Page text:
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Does birth control really make you fat?

Some side effects are more frustrating than others, especially if you’re worried about gaining weight.

by Robin Wallace, MD

Ever quit taking the pill because your best friend told you her cousin got fat on birth control? I can’t tell you how many times I’ve heard this story. I’m not going to sugar-coat it: there are some side effects from hormonal birth control methods. But chances are they’re not as bad as you think. What I try to explain to my patients is that there are always cousins with bad experiences on birth control, but they are usually the exception, not the rule. All that said, here are three things you should know about birth control and weight gain.

Fact 1: Women on the pill don’t gain any more weight than women not on birth control.

There have been studies about this over and over again, and they all show the same thing, namely that the pill does not make you fat. Many young women are starting birth control for the first time while their body is going through many other changes. Some women gain weight naturally when transitioning from their teens into their twenties. If that happens to be when a woman starts birth control, it’s easy to put the blame on the pill, patch, or ring. The truth is each of these methods can be used without an expected weight gain. So go ahead, buy those new skinny-leg jeans and start your birth control the same day. Trust me.

Fact 2: The shot can lead to weight gain for some women.

Here’s what we have seen: the birth control shot (Depo-Provera) can cause weight gain for about a quarter of users. A recent study showed that, in the first six months of use, 1 out of 4 shot users gained 5 percent or more of their starting weight. (For example, if you were one of these women, you’d start using the shot weighing 170 pounds and gain 9 or more pounds within 6 months.) The women who gained weight in the first six months were more likely to go on gaining weight while they continued to use the shot. However, the majority of women (3 out of 4) didn’t gain much weight, averaging 1.4 pounds in the first year of using the shot. So most women using the shot are able to keep their weight steady with healthy eating and regular exercise. (Things we all should be doing!) However, the shot might not be the best choice if you already have trouble with your weight, particularly as there are many other options that provide excellent birth control and aren’t linked to weight gain (like the implant, an IUD, the ring, the patch and the pill).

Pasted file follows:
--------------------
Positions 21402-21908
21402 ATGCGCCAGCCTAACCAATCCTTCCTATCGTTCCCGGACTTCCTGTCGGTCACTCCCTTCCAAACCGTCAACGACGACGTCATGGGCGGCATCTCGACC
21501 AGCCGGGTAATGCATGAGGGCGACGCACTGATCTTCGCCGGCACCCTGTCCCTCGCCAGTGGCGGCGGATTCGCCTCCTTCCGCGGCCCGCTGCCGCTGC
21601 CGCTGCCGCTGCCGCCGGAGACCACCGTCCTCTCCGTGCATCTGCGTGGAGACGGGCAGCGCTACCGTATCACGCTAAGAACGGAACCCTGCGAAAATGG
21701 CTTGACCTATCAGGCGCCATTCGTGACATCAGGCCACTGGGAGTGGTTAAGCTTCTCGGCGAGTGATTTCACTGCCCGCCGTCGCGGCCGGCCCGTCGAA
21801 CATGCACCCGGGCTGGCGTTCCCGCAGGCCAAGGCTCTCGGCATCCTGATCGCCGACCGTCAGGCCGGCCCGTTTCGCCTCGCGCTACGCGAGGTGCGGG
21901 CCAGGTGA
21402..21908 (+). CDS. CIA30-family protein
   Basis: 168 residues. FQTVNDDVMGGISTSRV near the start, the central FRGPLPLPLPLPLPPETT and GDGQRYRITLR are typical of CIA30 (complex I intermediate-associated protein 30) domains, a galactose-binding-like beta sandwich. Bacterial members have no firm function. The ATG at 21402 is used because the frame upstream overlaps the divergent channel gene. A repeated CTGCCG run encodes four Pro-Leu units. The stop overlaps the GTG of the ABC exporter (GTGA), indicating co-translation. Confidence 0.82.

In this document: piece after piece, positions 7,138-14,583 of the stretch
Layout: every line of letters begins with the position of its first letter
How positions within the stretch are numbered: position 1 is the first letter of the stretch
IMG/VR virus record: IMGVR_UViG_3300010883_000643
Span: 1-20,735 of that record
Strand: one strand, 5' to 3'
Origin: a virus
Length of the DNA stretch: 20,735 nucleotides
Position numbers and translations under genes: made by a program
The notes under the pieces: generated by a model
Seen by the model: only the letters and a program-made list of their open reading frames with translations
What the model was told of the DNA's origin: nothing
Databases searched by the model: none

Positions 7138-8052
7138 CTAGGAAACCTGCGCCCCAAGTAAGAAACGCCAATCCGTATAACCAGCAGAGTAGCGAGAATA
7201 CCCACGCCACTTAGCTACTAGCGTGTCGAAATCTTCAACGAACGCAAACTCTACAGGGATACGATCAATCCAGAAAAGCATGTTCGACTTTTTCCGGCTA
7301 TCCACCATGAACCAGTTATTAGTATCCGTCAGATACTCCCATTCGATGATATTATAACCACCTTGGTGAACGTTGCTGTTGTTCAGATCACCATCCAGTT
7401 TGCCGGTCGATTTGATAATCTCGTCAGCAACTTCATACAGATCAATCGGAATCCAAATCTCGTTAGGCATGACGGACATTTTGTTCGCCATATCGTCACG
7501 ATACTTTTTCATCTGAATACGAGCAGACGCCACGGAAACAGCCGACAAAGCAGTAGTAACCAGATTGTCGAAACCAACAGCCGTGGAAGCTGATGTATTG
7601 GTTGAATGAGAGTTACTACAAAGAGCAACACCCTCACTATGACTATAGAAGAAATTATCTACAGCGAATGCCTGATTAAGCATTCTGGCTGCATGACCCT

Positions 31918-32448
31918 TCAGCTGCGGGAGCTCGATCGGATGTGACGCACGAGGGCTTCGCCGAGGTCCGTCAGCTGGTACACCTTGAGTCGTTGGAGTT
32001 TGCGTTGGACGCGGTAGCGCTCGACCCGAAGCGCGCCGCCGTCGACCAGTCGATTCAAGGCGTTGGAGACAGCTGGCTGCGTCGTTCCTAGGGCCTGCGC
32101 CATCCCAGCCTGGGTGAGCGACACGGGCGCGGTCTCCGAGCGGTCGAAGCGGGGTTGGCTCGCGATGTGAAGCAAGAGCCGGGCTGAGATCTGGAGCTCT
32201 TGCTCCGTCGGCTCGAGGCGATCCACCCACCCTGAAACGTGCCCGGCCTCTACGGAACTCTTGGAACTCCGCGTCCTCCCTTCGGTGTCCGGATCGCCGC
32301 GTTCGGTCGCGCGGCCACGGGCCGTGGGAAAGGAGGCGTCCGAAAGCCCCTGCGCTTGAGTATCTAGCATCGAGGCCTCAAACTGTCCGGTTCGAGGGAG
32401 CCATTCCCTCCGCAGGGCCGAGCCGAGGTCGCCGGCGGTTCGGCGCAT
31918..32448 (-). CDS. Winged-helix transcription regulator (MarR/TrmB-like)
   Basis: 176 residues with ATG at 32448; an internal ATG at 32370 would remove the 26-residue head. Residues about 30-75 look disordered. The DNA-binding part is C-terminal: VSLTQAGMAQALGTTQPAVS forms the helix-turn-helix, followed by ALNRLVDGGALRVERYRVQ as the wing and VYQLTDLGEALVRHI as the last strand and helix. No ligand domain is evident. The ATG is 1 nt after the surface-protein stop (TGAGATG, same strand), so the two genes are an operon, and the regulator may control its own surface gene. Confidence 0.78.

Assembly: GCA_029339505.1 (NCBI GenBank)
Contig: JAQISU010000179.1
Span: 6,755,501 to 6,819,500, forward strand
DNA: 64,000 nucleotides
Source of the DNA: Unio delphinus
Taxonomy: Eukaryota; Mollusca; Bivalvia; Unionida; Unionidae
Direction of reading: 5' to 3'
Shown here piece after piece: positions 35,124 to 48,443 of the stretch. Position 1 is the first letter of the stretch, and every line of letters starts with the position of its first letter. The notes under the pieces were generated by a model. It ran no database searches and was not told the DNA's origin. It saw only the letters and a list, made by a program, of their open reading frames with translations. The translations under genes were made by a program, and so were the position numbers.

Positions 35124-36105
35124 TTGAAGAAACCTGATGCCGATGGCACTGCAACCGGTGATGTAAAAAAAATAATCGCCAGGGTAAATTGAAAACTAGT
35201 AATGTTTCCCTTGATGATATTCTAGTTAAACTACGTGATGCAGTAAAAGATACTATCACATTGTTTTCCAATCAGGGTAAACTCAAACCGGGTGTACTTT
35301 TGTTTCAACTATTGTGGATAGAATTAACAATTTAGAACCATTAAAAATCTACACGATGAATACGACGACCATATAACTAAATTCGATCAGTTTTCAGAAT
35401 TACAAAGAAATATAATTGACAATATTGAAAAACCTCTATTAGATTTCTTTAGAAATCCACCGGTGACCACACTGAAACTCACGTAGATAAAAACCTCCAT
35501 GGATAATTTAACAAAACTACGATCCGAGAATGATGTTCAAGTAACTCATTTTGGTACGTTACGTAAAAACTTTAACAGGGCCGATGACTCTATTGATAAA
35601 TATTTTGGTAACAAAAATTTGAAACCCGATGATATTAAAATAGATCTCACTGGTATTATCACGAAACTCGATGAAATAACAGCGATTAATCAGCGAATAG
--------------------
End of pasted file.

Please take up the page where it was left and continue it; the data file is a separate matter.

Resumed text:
Important to know: long-acting methods that also contain progestins, like the implant and the hormonal IUD, do not cause weight gain like the shot.

Fact 3: Healthy choices you make now not only will make you feel better, but also will prevent diseases like high blood pressure and diabetes when you are older.

If you do struggle with your weight, you’re not alone! About 1 in 3 women in the U.S. are obese, and this number is growing. While fashion magazines, with their airbrushed photos, are notorious for setting unrealistic and unhealthy body standards for women and girls, there is such a thing as healthy weight. Talk to your doctor or nurse about the right weight for you. If together you and your doctor decide it’s time to make some changes in how you eat and exercise, there are some simple tips below that can make a big difference in reaching a healthy weight. Make one change at a time, and don’t expect immediate results. Changing everything you eat at once is hard to maintain and often leads to gaining back weight quickly.

  • Carry a water bottle: Drinking water all day instead of sugary drinks like soda or fruit juice will cut out a ton of calories, while keeping you hydrated.

  • Eat breakfast: Even a granola bar or a piece of string cheese will get your metabolism going in the right direction in the morning.

  • Trade out your chips for carrots: Most potato and tortilla chips are fried in oil that your body doesn’t need. Choose baked chips or pretzels—or, even better, carrots or a piece of fruit—for a snack instead.

  • Turn off the TV...and the computer, the iPhone, anything with a screen of flashing lights: Keeping your screen time limited to less than an hour a day inevitably leads to more physical activity. You don’t have to join the track team right now, just start with a walk around the neighborhood with friends.

For more good ideas, check out these tips before your screen time is up for the day!

Robin Wallace, MD, is a Family Physician for the San Francisco Department of Public Health and is currently a clinical fellow in Family Planning at the University of California, San Francisco. As the middle of three daughters in her family, she has always been a passionate advocate for girl power and women's health, and appeared as Captain Contraception for a super heroes party in medical school.

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